Mark Duncan, Associated Press
CLEVELAND — All the memories, some fresh and some forgotten, have been chasing Jim Thome around this season — maybe his final season.
And as it nears the end, Thome knows his career may be ending, too.
"You can't play forever," he said.
On Friday night, Thome experienced another emotional moment in a season overflowing with them as the Cleveland Indians, the team that will always mean more to him than any of the others, honored the gentlemanly slugger before opening a three-game series with the Minnesota Twins.
During a touching pregame tribute, the Indians unveiled plans to erect a bronze statue of Thome, the team's career home run leader, in Heritage Park beyond the wall in center field. The pose is classic Thome, pointing his bat toward the pitcher. Thome was surprised and moved by the gesture.
After joining his teammates in the stands at Progressive Field for the Indians' 2011 team photo, Thome sat in the third base dugout and reminisced on his baseball journey, the one of the skinny third baseman with the sweet swing who became one of the greatest power hitters in major league history.
"I could have never imagined it," said Thome, one of eight players to hit more than 600 home runs. "How could you?"
The 41-year-old Thome could be down to the final days of a Hall of Fame worthy career that began as a 19-year-old in 1989, when the Indians drafted the Peoria, Ill., native in the first round. Thome hasn't decided if he'll retire and insists he's not leaning toward a return or giving up the game to be with his family.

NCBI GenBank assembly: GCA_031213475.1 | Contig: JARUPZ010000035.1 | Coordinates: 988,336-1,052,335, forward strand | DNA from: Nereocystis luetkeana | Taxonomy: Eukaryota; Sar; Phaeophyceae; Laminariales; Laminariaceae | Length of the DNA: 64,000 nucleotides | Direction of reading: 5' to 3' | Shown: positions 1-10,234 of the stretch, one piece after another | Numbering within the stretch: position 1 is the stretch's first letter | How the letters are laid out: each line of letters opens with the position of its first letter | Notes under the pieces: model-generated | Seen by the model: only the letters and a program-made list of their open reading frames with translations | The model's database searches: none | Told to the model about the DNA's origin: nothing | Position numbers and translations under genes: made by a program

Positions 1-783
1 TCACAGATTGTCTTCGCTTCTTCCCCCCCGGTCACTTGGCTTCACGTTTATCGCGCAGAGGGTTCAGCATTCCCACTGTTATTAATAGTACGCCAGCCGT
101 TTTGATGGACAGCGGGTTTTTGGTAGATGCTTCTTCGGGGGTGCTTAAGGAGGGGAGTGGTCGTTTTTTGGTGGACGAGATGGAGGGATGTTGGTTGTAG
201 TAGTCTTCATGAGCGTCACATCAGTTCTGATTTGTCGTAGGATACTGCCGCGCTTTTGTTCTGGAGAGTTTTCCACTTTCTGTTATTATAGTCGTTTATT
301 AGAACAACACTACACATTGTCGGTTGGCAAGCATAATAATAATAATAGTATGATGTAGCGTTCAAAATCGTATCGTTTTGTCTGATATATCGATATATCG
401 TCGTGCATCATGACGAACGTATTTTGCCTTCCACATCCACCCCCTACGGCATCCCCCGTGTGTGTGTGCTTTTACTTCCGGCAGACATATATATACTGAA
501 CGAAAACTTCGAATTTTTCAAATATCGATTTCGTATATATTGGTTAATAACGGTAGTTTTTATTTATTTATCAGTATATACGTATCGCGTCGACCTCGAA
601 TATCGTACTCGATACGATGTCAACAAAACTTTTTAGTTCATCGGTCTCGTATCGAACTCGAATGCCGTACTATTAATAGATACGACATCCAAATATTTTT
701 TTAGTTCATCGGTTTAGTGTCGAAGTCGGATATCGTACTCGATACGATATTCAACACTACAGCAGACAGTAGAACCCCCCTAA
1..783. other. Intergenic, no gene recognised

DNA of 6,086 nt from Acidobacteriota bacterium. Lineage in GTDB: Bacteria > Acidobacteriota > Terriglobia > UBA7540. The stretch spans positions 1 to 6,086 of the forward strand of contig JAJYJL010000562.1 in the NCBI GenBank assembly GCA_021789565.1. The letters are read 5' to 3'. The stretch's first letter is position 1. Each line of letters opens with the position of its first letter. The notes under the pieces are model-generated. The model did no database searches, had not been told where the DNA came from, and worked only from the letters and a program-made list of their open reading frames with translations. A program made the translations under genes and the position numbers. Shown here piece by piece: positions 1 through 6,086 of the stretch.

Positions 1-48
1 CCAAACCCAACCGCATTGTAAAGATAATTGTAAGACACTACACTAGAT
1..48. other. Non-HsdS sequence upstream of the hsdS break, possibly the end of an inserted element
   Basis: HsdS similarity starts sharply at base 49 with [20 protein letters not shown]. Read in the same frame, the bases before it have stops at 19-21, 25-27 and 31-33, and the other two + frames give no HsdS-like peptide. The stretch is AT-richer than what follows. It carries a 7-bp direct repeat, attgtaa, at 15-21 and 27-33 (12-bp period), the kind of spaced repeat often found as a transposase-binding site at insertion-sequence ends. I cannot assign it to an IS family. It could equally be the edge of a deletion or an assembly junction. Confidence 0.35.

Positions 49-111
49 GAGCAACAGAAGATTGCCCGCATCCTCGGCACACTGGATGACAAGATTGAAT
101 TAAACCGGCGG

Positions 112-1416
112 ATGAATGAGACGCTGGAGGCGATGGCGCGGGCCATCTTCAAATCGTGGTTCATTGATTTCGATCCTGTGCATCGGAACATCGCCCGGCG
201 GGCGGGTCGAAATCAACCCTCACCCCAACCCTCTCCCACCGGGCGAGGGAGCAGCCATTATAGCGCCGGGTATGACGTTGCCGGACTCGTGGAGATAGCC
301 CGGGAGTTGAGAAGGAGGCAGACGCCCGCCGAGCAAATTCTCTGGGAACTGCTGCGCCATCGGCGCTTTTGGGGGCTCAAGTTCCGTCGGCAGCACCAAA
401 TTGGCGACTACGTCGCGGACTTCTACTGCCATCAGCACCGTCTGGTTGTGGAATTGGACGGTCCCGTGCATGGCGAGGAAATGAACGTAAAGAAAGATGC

He's being patient and practical. Thome's been around baseball long enough to know there's a limited market for designated hitters with balky backs who might not be able to play every day. Whether it's in a month or another year, Thome knows he's down to just a few more cuts.
Starting next week, he's got a lot to consider.
"You've got to get phone calls to play, that's number one," he said. "And then, we'll see. I don't want to give an answer right now because once I get home, I'll reflect back on how this year went and look and see. I feel very fortunate that I was able to stay healthy — pretty much. I was hurt a little bit here and there, but for the most part, it's been a very special year."
It began with him in Minnesota needing 11 homers to join baseball's ultra-exclusive 600-homer club, a group of eight he joined on Aug. 15 in Detroit. Ten days later, the Twins traded him to the Indians, who hoped his addition could help a young team turn an unexpected season into a special one.
That didn't happen. The Indians faded from contention and will end 2011 ahead of expectations but well back of Detroit in the AL Central.
However, the chance to come back helped Thome not only circle his career but bring closure to one of its roughest patches.
His decision to leave Cleveland as a free agent and sign with Philadelphia after the 2002 season changed his relationship with many Indians fans. They booed him as a visitor, and as hard as he tried to block out the negative noise, he couldn't change the perception that he had betrayed the team he helped get to two World Series.
Thome didn't know if he would ever be forgiven.
It took one at-bat for Cleveland to show him the hurt was gone.
As he came to the plate on Aug. 26 against Kansas City, Thome was greeted with a rousing standing ovation, a touching moment he ranked among his fondest.
"It's something I'll never forget," he told the crowd during Friday's pregame festivities.
Coming "home" gave Thome the chance to make amends, correct an error.
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